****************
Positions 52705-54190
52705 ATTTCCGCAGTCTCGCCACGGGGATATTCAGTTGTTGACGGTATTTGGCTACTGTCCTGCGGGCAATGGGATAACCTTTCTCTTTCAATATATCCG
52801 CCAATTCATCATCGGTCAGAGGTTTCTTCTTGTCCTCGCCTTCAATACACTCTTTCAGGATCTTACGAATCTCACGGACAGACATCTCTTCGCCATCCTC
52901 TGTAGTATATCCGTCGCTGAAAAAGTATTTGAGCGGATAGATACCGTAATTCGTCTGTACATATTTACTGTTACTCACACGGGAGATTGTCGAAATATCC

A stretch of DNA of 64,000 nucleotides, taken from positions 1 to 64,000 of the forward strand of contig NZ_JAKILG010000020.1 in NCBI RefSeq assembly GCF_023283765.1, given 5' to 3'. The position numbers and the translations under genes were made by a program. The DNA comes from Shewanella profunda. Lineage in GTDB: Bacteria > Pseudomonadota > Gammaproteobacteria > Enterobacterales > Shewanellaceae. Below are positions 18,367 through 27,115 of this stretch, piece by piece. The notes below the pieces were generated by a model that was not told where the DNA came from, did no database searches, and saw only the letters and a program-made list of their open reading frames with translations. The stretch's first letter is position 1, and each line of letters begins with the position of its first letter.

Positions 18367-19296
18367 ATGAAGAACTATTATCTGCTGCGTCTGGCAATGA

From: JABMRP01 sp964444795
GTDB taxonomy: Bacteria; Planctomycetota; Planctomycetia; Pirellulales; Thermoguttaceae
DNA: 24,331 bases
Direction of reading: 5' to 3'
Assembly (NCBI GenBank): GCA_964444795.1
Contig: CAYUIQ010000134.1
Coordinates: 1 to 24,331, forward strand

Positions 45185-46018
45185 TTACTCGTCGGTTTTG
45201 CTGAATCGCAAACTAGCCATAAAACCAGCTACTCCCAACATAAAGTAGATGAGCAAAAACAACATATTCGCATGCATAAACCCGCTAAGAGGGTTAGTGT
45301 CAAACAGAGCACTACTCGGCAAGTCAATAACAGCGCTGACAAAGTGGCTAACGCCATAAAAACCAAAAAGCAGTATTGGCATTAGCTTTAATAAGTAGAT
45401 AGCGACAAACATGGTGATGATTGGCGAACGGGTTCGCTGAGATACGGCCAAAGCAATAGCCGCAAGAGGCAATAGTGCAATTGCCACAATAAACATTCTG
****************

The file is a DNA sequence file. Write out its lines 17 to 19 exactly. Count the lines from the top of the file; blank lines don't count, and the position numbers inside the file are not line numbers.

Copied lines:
45201 CTGAATCGCAAACTAGCCATAAAACCAGCTACTCCCAACATAAAGTAGATGAGCAAAAACAACATATTCGCATGCATAAACCCGCTAAGAGGGTTAGTGT
45301 CAAACAGAGCACTACTCGGCAAGTCAATAACAGCGCTGACAAAGTGGCTAACGCCATAAAAACCAAAAAGCAGTATTGGCATTAGCTTTAATAAGTAGAT
45401 AGCGACAAACATGGTGATGATTGGCGAACGGGTTCGCTGAGATACGGCCAAAGCAATAGCCGCAAGAGGCAATAGTGCAATTGCCACAATAAACATTCTG